Sunday, July 1, 2012

Meet David Watts, Jr. Author of Hope in Hungnam

Today I am pleased to interview the author of Hope in Hungnam, David Watts, Jr. For the book review, you can go here.

David, can you tell us a little bit about your background and how you got into writing?

Well, I live in East Texas with my wife, three children and various dogs and cats.  By day I work as technology consultant and project manager.  By night, I write.  Often, my work has me traveling each week back and forth across the country.

My dad was a preacher, and perhaps that influenced me at a young age to take an interest in writing. I always saw him writing: writing sermons, articles, bulletins, etc. I think that I realized at a young age that writing was a very important way to reach people. Of course, I also did a lot of reading as a kid and I think when you love good stories, you start wanting to write good stories.

How old were you when you started writing?

I was in the sixth grade or so when I first tried to write a novel. It was science fiction and was undoubtedly horrible. I never finished it, but the notion was in my head. About 13 years ago I wrote several short stories while I was traveling all over the country on business and have just finally published these as a small collection.

Is historical fiction your favorite genre?

In short, I love the power of telling stories. But I've especially grown to love the power of historical fiction. As a kid in school I hated history. It was boring and stuffy. But through powerful historical fiction we can bring these stories to life and put the reader in the story. Good historical fiction is a time machine!

What caused you to take an interest in this particular story from the Korean War?

I remember watching a special on TV about US Korean War vets that go back to South Korea and meet up with their South Korean counterparts.  It was interesting of course to see their reunion, and to see them visit sites near the DMZ(demilitarized zone).  But in the middle of this special, there was about a 10 minute focus on the story of the evacuation from Hungnam and in particular, the work done by the Captain and crew of the SS Meredith Victory.  I was completely amazed that virtually no one had heard of this story.

And what was it in particular that caused you to take an interest in the story of the evacuation?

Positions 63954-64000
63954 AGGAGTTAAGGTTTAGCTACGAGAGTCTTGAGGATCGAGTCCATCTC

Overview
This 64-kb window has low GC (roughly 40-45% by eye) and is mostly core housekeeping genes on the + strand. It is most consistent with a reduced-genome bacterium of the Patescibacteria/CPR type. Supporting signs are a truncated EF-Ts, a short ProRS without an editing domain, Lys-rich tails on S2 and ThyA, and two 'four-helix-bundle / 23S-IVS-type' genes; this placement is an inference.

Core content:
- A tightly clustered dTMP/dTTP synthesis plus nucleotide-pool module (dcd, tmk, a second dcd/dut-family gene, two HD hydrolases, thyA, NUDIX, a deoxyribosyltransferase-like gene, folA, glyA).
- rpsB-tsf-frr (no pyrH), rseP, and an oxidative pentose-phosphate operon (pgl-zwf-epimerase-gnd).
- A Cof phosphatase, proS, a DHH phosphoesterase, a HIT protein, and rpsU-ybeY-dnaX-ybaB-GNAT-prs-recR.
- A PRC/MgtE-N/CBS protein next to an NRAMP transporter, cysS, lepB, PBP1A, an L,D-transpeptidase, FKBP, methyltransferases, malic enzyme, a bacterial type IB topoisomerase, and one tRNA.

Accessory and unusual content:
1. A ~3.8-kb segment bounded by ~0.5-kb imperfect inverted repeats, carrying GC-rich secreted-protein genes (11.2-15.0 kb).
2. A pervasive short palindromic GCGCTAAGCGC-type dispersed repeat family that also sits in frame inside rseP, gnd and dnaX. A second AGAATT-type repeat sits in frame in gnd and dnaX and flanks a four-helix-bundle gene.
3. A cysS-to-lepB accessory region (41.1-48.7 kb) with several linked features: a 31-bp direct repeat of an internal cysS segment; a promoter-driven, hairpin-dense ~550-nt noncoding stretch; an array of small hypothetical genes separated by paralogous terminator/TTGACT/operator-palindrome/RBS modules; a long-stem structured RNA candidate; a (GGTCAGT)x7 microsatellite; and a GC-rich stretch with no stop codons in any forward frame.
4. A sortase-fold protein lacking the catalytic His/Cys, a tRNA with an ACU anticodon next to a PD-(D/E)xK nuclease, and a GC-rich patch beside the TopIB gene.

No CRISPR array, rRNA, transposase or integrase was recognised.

I think it was really the fact that no one has heard of it. I remember the narrator saying that if this event had happened during World War II, there would have been movies made about it by now. I also remember a comment making a comparison between Oskar Schindler and Leonard P. LaRue, the Captain of theMeredith Victory.

 The comment in particular was that Schindler saved a thousand or so while LaRue saved 14,000, yet while everyone knows the name Schindler, no one has heard of Captain LaRue. At that moment, I knew I had to write something of the story of the evacuation and the Meredith Victory. Of course, none of this comparison detracts from the remarkable work done by Oskar Schindler to save so many Jews from slaughter during World War II. Rather, it makes me want to tell the story of the Meredith Victory and Captain LaRue.

You mentioned that the Meredith Victory saved 14,000 refugees? That’s an incredible number of people. Was this in one voyage?

Yes, it’s one of the incredible aspects of the story. This was one voyage, one ship, and not a particularly large ship at that. I’ve toured one of the few remaining Victory class ships, the SS American Victory.  It was berthed next to one of the modern cruise ships.  In comparison, it was absolutely tiny.  I imagined it carrying 14,000 while the much larger and much more modern cruise ship might carry two or three thousand.  Today, the Meredith Victory still holds the Guinness World Record for the gretaest number of persons evacuated on a single ship.

So tell us more about how you wrote this story. This is historical fiction, so what parts are true and what parts are fiction?

You’re right, Hope in Hungnam is written as historical fiction. The underlying details are all true. The Battle at Chosin Reservoir, the evacuation down to Hungnam, the escape from Hungnam, the role and actions of the officers and crew of the Meredith Victory. The technical details are as accurate as I have been able to make them. 

Since I first learned of this story about six years ago, I’ve been researching and reading as much as possible. I have been privileged to have access to many newspaper articles, stories and clippings which were published when the news of the Meredith Victory’s accomplishments were first reported. 

I've also been able to meet with, or in some cases correspond with, surviving officers and crew from the voyage. I’ve even been able to talk with one of the 14,000 refugees that was on board the Meredith Victory. So, hopefully, I’ve been able to get the heart of the story accurate.

What about the hero and heroine?